One side of his syrinx trilled a curse to his family’s murderer. The other warbled his children’s favorite melodies through sobs. His friends comforted him but discouraged his screams: “You’ll die, by predator or exhaustion.” He always replied: “Can’t die. Already dead.”
The humans nearby praised, “Pretty bird. Beautiful song!”
Nature both terrifies and captivates boomer trujillo. Find more of his work at boomert.info.
He flits between branches, his jaunty, upturned tail bobbing. I’ve seen him before, but never this close, and never singing fit to burst his tiny heart.
His head twitches left and right. Perhaps he’s just scared, but I need to believe it’s because he’s caught a sideways glimpse of spring.
Tamsin can’t sing or flit, but she’s definitely on the lookout for the end of winter.
Across the lawn, beyond
my gaze, my daughters’ voices
while the robin in the dogwood
breaks a tiny tip of branch and flies away
then comes and breaks
his swoop so close, even
the thrumming of his wings
is in the breath that I exhale.
Jennifer L. Freed lives in Massachusetts, where she writes poetry, takes care of her family, and likes to play with clay, which she disguises as ceramic sculpture. She has taught ESL in China, the Czech Republic, and the U.S. This poem appears in her chapbook, These Hands Still Holding (Finishing Line Press, 2014). Please visit her website, Jfreed.weebly.com.
“Hey, Paul, look. A baby bird!”
Paul stopped mid-stride and turned to face Jake, a wicked grin creased across his child’s face. “Is it dead?”
“No. I think it’s a broken wing.”
Jake’s eyes conveyed nervousness.
Paul’s eyes however, held blood and lust. “A little baby bird,” he whispered.
Jay Finn is a 33 year old Irishman. Currently he has two ebooks available on Amazon and spends his days in the library, possessively working over his first novel. You can find out all you need to know about him and his writing at http://jayfinnauthor.wordpress.com/.
An ostrich, a penguin, and a barn swallow walk into a bar.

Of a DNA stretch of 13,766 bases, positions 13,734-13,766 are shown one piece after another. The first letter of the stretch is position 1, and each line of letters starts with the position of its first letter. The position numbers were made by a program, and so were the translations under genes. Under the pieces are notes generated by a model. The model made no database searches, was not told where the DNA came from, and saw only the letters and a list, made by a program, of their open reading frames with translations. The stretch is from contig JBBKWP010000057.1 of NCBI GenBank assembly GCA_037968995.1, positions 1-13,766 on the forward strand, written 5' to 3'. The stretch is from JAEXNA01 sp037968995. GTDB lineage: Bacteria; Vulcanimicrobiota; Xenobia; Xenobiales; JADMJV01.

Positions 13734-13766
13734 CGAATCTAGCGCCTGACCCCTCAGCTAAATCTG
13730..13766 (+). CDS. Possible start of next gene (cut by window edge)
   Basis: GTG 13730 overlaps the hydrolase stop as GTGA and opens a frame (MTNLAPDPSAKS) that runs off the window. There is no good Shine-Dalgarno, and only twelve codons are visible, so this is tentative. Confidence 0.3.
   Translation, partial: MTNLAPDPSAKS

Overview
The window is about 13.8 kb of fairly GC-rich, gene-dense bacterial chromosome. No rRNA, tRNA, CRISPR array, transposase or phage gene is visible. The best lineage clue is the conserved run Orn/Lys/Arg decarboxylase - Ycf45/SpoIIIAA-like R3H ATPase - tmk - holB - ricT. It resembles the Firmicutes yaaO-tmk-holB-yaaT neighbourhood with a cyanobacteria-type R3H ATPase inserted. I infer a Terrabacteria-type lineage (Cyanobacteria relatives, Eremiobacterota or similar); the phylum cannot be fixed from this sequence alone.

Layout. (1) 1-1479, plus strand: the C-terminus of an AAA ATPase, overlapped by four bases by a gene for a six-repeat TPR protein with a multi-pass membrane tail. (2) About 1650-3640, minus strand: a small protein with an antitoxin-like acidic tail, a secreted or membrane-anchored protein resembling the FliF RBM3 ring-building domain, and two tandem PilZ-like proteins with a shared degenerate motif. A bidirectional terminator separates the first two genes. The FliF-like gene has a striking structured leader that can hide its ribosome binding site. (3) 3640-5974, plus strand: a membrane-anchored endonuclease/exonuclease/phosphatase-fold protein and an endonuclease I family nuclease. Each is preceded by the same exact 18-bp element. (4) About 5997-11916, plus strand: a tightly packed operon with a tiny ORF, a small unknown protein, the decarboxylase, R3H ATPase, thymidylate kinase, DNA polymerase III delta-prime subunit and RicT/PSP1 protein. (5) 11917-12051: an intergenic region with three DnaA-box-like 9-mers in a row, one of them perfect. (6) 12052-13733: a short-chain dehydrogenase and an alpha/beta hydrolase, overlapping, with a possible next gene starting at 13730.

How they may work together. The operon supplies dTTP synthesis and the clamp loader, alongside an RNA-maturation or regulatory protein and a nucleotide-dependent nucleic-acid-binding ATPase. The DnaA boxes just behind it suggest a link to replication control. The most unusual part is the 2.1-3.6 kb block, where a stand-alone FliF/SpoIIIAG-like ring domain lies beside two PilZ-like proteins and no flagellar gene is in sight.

The ostrich and the penguin seem uncomfortable. “Are birds like us allowed here?” they ask nervously.
“Follow my lead,” says the barn swallow. “No one will bother you as long as you sit at the bar ‘n’ swallow.”
This story is based on a prompt suggested by @Matt_LRR.
Head tilted to one side, the Tweet Detective listened intently.
There it was: “Caw-tweet-caw!”
“I must know what species of bird that is!” cried the Tweet Detective. “It will solve the entire murder!”
He thought for a moment, then withdrew his iPhone, opened Twitter, and asked the internet for help.
This story was based on a title suggested by @Beryllium.
With their beady eyes and sharpened beaks, the old men from Startaria looked eerily birdlike. They were experts in appearance manipulation. Plastic surgeons and anthropologists from around the world spent lifetimes trying to learn the Startarians’ secrets.
But when questioned, the old men just made cooing sounds in their throats.
“What do you think would happen if a yodeler got turned into a zombie? Would it cry for our brains with yodels?”
“Ok, stupid question, fair enough. Oh man, you know what would be really freaky, though? Zombified birds. Because they could fly.”
Sometimes I really hate my friends.
@DashP responded to a request for two nouns and a verb with the words “zombie”, “yodels”, and “fly”.
When you’re in love, everything looks like a butterfly.
That was Barry’s experience, at least. He’d just met The One: she was beautiful and smart, and she had an amazing voice.
Unfortunately, Barry discovered, not everything was a butterfly, and blue jays like him can’t digest candy wrappers very well.